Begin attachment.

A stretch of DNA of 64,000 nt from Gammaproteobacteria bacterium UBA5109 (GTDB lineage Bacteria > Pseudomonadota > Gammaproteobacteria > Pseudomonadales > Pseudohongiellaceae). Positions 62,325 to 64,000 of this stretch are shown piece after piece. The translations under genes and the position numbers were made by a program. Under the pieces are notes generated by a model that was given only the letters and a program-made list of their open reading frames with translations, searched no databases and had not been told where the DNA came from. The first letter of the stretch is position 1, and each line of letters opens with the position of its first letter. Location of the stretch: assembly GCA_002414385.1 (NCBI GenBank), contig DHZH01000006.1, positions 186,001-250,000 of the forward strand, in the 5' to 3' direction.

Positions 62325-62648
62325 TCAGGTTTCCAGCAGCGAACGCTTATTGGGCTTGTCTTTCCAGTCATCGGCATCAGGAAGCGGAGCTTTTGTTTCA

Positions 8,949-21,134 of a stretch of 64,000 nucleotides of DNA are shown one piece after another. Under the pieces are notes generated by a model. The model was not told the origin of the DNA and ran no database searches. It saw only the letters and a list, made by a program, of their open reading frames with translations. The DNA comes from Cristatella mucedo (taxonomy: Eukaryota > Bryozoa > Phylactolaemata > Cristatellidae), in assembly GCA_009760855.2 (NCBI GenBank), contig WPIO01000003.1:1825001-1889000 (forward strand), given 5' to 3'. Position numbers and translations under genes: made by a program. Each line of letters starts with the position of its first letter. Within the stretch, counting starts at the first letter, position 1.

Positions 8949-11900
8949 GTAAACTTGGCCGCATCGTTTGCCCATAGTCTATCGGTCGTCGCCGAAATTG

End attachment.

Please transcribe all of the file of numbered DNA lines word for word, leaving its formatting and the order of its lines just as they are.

A stretch of DNA of 64,000 nt from Gammaproteobacteria bacterium UBA5109 (GTDB lineage Bacteria > Pseudomonadota > Gammaproteobacteria > Pseudomonadales > Pseudohongiellaceae). Positions 62,325 to 64,000 of this stretch are shown piece after piece. The translations under genes and the position numbers were made by a program. Under the pieces are notes generated by a model that was given only the letters and a program-made list of their open reading frames with translations, searched no databases and had not been told where the DNA came from. The first letter of the stretch is position 1, and each line of letters opens with the position of its first letter. Location of the stretch: assembly GCA_002414385.1 (NCBI GenBank), contig DHZH01000006.1, positions 186,001-250,000 of the forward strand, in the 5' to 3' direction.

Positions 62325-62648
62325 TCAGGTTTCCAGCAGCGAACGCTTATTGGGCTTGTCTTTCCAGTCATCGGCATCAGGAAGCGGAGCTTTTGTTTCA

Positions 8,949-21,134 of a stretch of 64,000 nucleotides of DNA are shown one piece after another. Under the pieces are notes generated by a model. The model was not told the origin of the DNA and ran no database searches. It saw only the letters and a list, made by a program, of their open reading frames with translations. The DNA comes from Cristatella mucedo (taxonomy: Eukaryota > Bryozoa > Phylactolaemata > Cristatellidae), in assembly GCA_009760855.2 (NCBI GenBank), contig WPIO01000003.1:1825001-1889000 (forward strand), given 5' to 3'. Position numbers and translations under genes: made by a program. Each line of letters starts with the position of its first letter. Within the stretch, counting starts at the first letter, position 1.

Positions 8949-11900
8949 GTAAACTTGGCCGCATCGTTTGCCCATAGTCTATCGGTCGTCGCCGAAATTG